Two business owners from Dresden decided to take a stand against xenophobia – and were greeted with open arms.

Markus Bracklow organises interesting and unusual sightseeing tours of Dresden. But in the run-up to Christmas last year, the young entrepreneur began to feel uneasy. Increasingly, people were asking him whether they could or should come and visit Dresden, especially as foreign tourists. Bracklow felt concerned for his business and even more so for his city. He thought long and hard about what he could do, before he and events manager Elke Klee came up with the idea of making a short film to show another side of Dresden.

A wave of support

“We wanted to show what our city would be like without people and inspiration from abroad,” explains Elke Klee. The pair developed and refined their initial thoughts and soon had a wealth of ideas to play with. Many of Dresden’s diverse attractions, from Schloss Pillnitz and Brühl’s Terrace to the lively urban quarter of Dresden-Neustadt, would have been inconceivable without input from foreigners. When the Christmas holidays were over, Klee and Bracklow concentrated on translating their ideas into a film concept and devised a strategy for funding it.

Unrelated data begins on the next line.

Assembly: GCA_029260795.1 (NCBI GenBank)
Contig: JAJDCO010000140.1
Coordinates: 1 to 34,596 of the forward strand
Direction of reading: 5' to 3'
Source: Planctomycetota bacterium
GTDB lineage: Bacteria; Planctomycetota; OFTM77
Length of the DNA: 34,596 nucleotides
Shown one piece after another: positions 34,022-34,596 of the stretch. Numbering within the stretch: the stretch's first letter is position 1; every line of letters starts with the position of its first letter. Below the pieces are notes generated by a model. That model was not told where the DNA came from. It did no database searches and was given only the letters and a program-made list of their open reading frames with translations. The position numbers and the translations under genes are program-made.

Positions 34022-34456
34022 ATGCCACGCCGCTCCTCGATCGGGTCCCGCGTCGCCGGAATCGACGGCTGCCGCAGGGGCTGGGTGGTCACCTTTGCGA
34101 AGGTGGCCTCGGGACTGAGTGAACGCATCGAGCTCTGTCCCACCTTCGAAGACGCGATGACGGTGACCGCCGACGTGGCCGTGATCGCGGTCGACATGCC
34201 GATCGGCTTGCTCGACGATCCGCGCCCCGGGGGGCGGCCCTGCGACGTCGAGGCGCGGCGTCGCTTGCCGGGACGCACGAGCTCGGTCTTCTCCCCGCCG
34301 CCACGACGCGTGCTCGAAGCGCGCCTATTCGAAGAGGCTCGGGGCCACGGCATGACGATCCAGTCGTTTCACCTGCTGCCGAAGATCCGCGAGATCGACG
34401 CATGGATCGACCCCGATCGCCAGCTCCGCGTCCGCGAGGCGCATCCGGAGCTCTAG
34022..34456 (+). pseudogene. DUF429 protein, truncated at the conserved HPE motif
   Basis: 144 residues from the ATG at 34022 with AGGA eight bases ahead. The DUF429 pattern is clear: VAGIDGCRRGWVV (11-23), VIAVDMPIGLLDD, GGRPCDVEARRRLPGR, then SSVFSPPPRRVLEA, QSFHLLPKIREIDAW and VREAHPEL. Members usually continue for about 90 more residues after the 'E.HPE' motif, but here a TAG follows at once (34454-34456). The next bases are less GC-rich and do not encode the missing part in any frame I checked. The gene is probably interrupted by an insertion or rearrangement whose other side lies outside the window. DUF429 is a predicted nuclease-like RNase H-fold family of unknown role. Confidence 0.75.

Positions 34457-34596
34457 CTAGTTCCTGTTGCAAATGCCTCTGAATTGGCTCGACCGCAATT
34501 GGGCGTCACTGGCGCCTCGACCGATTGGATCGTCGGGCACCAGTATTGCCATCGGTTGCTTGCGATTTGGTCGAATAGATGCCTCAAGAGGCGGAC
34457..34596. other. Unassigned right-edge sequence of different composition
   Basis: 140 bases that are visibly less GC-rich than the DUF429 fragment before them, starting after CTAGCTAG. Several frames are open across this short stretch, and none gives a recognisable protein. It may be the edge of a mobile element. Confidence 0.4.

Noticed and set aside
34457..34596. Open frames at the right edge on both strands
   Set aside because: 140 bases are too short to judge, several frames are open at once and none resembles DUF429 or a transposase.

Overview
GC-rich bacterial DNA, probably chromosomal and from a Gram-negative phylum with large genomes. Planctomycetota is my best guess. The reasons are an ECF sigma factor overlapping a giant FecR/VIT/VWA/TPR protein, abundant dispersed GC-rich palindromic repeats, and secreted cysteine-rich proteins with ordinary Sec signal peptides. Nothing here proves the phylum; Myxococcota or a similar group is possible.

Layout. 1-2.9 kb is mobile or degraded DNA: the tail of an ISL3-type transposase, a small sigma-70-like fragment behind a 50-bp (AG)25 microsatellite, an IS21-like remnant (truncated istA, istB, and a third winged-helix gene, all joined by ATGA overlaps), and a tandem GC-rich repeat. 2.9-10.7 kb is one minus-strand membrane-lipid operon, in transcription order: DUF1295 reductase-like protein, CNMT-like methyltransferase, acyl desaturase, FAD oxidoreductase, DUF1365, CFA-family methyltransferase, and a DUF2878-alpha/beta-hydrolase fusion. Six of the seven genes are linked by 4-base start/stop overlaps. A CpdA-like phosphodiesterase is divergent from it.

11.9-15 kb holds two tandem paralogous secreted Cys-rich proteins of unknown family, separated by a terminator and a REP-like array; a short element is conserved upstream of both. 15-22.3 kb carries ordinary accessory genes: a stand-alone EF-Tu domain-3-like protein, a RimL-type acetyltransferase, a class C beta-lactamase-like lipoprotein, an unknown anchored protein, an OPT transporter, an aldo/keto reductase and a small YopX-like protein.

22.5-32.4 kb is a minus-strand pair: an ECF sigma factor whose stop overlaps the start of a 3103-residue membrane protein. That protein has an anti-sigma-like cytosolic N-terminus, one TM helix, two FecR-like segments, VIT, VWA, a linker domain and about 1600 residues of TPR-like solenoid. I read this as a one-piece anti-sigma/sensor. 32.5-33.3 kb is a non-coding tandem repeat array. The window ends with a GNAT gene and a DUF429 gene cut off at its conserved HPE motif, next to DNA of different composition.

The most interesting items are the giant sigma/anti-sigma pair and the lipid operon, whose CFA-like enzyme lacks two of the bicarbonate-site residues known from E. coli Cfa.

They sent a copy of their film proposal along with a request for financial assistance to friends and business partners. “We were stunned by our success,” says Markus Bracklow. Pledges for 80% of the budget had been secured by the next day. Hoteliers, restaurant owners and many other business people and private individuals declared their support.

“We booked a film crew immediately and launched the website,” recalls Klee, who suddenly found herself with an awful lot to do. Filming permits were organised and participants for the film from Syria, Poland, England, China and eight other countries were found in just two days. Meanwhile, e-mails from donors and supporters continued to roll in.

A success for the people of Dresden

One very busy week later, the new video premiered on the Internet. Under the slogan “Dresden hugs the world”, the film reveals how the city has become richer, more beautiful and more diverse as a result of foreign influences. The seven-minute clip received over 17,000 hits on YouTube in the first three weeks. More than half the home page of the website www.dresden-weltoffen.de is taken up by the names of the campaign’s supporters, and many of them have also added its logo to their own websites.

http://dresden-weltoffen.de